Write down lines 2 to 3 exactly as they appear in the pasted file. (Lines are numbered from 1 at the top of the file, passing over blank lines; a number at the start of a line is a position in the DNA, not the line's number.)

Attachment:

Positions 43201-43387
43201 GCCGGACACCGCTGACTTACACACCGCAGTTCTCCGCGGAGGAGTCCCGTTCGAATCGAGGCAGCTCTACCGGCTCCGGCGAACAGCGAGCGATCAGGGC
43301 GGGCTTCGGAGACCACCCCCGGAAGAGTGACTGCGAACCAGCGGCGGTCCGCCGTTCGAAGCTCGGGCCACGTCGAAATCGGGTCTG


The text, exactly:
43201 GCCGGACACCGCTGACTTACACACCGCAGTTCTCCGCGGAGGAGTCCCGTTCGAATCGAGGCAGCTCTACCGGCTCCGGCGAACAGCGAGCGATCAGGGC
43301 GGGCTTCGGAGACCACCCCCGGAAGAGTGACTGCGAACCAGCGGCGGTCCGCCGTTCGAAGCTCGGGCCACGTCGAAATCGGGTCTG